Travel Buddies

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10 Tips For Traveling With Another Family & Coming Back Friends

It’s all in how you prepare.

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Be selective about the families you travel with. Do all the adults get along? Do the kids bicker with too much time together? Everyone on the trip should bring out the best in each other, not get on each other’s nerves.

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Talk in depth about the budget and how expenses will be covered. Some families might prefer to pay for everything separately, while others are happy to book together, save their receipts, and split costs at the end of the trip. Discussing it upfront can prevent conflicts later.

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Make sure everyone has their own space. Travel can be stressful, especially with kids and big groups. Everyone should have a space for rest or decompressing. Having the ability to take a moment could prevent a blow up, between kids or adults.

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Be clear about your must-haves. If you want to stay right on the beach, but your friends want to stay a few blocks away to save money, perhaps you rent two places. Everyone should get what they want out of the trip to prevent resentment, while still respecting everyone’s budgets.

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Book experiences and excursions in advance. Chances are a group your size may not get to do everything you want without having your spots reserved, and this allows you to plan around nap times, meals, and anything else the kids may need. Plus, booking ahead usually saves money.

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Ask the other parents about their routines and rules. When do their kids go to bed? How do they handle screen time? And how can you all handle any differences in those things while your kids are together? Talking out potential hurdles upfront: always a good thing.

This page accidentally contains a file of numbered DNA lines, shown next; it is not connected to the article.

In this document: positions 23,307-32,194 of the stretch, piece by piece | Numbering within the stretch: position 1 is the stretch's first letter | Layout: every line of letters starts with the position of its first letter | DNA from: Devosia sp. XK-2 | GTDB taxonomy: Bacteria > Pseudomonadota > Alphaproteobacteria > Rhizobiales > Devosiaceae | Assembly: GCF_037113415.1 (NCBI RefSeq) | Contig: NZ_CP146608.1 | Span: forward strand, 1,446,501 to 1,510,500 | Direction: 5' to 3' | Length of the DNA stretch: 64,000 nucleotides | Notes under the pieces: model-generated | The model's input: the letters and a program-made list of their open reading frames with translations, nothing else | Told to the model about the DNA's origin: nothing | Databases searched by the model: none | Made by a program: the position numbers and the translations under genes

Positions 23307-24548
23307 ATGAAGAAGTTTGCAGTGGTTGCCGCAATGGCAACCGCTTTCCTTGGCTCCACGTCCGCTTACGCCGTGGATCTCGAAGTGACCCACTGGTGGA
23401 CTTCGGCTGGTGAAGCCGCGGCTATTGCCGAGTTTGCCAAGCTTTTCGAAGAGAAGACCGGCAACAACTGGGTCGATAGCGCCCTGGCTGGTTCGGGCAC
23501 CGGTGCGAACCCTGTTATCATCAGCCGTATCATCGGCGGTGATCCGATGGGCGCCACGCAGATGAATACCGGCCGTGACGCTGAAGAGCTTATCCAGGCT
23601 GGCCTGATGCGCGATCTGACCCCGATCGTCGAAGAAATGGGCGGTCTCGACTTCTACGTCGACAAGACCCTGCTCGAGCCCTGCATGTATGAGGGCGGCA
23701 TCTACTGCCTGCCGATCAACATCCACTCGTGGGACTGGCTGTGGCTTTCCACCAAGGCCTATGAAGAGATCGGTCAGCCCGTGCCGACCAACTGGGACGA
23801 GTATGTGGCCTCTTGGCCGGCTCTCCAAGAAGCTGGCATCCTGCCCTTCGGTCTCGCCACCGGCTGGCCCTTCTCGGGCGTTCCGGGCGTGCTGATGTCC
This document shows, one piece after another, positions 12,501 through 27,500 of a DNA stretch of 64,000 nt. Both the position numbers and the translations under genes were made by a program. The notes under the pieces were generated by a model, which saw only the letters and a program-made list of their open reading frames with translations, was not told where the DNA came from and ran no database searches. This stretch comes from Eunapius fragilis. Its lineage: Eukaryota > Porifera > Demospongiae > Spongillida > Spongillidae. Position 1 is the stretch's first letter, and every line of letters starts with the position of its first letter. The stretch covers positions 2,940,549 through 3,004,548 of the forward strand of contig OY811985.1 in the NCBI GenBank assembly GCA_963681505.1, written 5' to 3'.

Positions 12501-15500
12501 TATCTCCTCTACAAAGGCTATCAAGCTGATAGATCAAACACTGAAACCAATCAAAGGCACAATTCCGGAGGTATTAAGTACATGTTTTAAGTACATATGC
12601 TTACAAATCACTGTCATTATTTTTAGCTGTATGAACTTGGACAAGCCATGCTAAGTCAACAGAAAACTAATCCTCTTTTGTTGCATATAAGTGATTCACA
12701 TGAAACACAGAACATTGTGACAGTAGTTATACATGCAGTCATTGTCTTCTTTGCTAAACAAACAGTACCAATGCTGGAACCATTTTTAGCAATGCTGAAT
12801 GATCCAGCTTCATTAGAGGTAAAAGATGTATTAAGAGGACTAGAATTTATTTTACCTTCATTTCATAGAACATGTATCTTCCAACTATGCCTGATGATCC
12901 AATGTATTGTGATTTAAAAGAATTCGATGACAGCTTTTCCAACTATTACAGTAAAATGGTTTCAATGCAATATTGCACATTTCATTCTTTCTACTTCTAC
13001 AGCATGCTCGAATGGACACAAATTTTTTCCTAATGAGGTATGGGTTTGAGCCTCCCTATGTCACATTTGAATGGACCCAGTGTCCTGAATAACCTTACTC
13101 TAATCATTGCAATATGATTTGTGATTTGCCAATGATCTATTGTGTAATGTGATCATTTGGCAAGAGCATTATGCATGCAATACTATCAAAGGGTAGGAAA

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Plan which meals you’ll prepare at home (and who will do the cooking and cleaning) versus when you’ll dine out. This helps everyone know their role, and will keep duties evenly split during the trip. It’s also nice to know your food delivery options at your rental, just in case.

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Discuss room arrangements in detail. Most rental homes have one primary bedroom. Will you draw straws? Have one couple pay more for the bigger bedroom? Or swap rooms halfway through the trip? Try and predict any differences like this and get ahead of them to prevent conflict.

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Come to a consensus on discipline. If you’re making a meal and your friends are supervising the kids, are you comfortable with them disciplining your child? What for, and how? Chances are you know their parenting style already; just dive in a little deeper before the trip.

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Don’t take anything personally. Everyone has their own needs, preferences, habits, and things they want out of their vacay. If someone gets a little snappy while stressed or chooses to do an activity alone, don’t think it’s your fault or hold it against them after the trip.

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